How to Deal with Messy Housemates

Messy Housemate

How to Deal with Messy Housemates

Anyone who’s lived in shared accommodation for more than a week probably has at least one tale to tell that ends with something like ‘luckily the rats got too disgusted with the place after a couple of days and left because of concerns for their health’.

Sharing a place can be a messy business, but how can you be sure you’re not The Messy One causing all the problems? And what can you do if you love The Messy One as a person but find yourself having prolonged fantasies about spraying bottle after bottle of Cillit Bang at their mucky face?

This advice should help…

Are you The Messy One?


Are your immediate family farmyard beasts of the cloven hoofed and porky variety? This could be a strong indicator that you’re the messy one in the house. However, sometimes the indicators are less overt:

  • Throwing elaborate dinner parties for friends and then disappearing for a fortnight before you’ve had chance to soak a pan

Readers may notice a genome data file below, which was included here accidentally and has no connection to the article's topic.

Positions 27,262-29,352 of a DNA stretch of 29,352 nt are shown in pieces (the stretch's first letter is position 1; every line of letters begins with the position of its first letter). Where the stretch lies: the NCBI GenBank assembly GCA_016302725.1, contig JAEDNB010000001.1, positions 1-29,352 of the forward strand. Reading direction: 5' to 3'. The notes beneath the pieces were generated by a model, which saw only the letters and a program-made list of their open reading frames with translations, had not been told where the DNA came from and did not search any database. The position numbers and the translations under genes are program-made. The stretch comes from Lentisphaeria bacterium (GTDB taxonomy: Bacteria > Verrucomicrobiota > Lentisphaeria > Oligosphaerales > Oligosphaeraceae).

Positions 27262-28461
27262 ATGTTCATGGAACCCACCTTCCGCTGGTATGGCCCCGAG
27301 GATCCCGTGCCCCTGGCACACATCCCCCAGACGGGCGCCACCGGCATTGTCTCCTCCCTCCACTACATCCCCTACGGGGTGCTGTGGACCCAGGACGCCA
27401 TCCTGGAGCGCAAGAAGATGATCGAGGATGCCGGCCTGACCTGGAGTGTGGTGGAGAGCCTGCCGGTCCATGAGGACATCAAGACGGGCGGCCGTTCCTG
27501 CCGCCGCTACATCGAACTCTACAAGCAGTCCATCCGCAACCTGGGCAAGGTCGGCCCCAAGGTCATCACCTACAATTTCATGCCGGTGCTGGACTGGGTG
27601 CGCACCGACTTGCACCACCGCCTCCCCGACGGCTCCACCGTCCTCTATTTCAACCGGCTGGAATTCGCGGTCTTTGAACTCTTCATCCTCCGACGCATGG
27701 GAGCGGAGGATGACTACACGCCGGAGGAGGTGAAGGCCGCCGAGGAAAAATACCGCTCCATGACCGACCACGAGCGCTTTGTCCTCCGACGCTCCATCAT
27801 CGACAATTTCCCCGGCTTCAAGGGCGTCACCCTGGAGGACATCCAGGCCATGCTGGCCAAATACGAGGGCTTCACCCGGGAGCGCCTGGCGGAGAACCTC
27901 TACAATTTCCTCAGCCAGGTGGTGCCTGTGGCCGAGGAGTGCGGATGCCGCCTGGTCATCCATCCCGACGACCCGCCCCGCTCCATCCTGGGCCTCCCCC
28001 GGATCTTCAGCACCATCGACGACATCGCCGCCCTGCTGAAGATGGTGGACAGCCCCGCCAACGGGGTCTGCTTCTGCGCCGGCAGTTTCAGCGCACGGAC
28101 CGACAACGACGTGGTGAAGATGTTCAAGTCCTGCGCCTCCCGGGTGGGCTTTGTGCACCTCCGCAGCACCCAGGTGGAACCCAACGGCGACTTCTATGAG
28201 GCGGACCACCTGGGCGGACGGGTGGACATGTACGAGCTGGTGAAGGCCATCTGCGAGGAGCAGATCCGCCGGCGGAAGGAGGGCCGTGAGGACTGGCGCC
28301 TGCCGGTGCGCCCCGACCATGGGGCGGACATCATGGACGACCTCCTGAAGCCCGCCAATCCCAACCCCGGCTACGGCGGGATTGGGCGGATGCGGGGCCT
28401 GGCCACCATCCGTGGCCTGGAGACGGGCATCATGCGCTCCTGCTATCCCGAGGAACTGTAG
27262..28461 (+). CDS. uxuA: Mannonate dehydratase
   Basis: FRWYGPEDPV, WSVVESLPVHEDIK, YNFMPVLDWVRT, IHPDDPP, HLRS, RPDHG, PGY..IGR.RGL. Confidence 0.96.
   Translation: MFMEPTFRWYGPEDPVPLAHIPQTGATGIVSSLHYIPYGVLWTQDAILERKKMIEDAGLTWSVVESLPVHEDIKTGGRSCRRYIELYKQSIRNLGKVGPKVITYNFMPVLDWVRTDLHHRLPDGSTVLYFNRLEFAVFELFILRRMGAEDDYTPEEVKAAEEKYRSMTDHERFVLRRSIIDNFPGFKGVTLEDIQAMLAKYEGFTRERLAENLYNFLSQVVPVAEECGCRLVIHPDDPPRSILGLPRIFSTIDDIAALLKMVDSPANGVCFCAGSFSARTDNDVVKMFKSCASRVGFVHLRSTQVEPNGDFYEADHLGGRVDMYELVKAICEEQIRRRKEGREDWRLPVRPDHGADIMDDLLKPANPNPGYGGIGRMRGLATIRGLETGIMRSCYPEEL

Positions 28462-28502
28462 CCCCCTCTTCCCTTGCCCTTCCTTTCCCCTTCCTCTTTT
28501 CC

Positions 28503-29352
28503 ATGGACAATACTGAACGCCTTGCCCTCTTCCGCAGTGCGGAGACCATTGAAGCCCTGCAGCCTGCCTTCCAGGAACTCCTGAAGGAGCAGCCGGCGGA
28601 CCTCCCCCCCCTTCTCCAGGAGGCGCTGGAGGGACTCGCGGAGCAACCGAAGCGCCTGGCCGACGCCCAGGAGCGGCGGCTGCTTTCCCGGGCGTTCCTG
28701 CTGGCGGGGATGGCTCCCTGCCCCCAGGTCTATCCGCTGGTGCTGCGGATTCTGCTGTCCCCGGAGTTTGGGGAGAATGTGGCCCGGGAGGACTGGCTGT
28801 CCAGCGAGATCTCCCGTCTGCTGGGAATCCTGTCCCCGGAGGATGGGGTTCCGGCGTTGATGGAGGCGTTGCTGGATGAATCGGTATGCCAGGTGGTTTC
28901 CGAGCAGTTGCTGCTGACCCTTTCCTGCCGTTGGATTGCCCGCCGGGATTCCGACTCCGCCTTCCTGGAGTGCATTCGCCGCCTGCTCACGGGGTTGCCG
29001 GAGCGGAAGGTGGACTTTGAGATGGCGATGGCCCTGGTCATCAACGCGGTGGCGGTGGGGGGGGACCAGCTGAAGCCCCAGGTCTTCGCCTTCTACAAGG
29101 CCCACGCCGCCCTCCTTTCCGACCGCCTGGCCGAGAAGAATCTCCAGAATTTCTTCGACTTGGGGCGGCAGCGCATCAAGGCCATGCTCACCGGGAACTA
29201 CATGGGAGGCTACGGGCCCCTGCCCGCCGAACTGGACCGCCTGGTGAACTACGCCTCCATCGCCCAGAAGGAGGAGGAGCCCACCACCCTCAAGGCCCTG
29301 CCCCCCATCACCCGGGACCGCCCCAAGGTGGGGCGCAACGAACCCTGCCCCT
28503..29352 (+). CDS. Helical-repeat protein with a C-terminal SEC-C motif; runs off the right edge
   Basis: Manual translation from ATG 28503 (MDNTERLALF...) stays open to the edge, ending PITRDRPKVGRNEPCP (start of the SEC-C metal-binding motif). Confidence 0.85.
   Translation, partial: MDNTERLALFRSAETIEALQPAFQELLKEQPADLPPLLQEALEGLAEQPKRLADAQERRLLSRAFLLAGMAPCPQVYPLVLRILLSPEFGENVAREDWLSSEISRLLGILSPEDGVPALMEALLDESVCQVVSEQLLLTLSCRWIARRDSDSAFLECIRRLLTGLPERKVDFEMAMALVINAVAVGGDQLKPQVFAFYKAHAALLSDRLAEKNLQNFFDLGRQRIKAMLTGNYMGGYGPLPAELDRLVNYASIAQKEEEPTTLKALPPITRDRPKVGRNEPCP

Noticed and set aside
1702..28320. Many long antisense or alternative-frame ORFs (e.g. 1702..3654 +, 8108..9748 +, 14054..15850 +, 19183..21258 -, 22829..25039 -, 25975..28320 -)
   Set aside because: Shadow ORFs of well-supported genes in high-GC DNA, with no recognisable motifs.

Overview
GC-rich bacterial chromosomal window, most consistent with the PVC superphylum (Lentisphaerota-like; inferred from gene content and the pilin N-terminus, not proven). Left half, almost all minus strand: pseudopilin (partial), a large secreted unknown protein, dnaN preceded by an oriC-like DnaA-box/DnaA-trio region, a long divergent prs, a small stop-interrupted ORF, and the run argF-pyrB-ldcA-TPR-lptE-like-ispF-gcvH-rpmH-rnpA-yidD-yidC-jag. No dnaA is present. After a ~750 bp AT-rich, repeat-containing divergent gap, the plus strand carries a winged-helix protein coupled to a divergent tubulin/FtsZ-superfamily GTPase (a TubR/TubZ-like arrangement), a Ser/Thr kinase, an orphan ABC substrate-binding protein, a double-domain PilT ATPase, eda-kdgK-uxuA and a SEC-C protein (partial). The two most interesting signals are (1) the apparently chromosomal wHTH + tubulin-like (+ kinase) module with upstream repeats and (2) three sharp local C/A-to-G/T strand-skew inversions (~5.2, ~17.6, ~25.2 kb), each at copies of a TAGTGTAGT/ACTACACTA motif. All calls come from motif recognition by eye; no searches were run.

• Spreading your various belongings all over the house; socks in the toilet, plates in the sitting room, textbooks all over the kitchen – your place for things is wherever the heck you feel like leaving it
  • Being genuinely unsure whether you have a hoover or not despite having lived in your house for over six months

All of the above are clear signs that you’re The Messy One.

The best thing you can do if you identify as The Messy One is get your act together and only muck up what you’re willing to clean. Alternatively, go and find like-minded people and rent a skip or part of a dump site. It’s bound to be cheaper than an actual house and you won’t have to feel guilty about any of the mess you make.

How to Live with The Messy One…


You have to let them know, probably face to face. A passive aggressive note on a dirty bowl is no good. The bowl will mould over obscuring the note before The Messy One has time to read and process the information.

Take a deep breath and let them know what a grubby little health hazard they are. Soften the blow with a cookie, incentivise their hygienic achievements with a star chart do whatever you need to do. Most likely they aren’t being aggressively messy they are just absent minded and they’ll want to change. And if you really like them, be flexible with them. Allow an unwashed plate if they at least take out the rubbish before it’s taken over the kitchen.

Comments

comments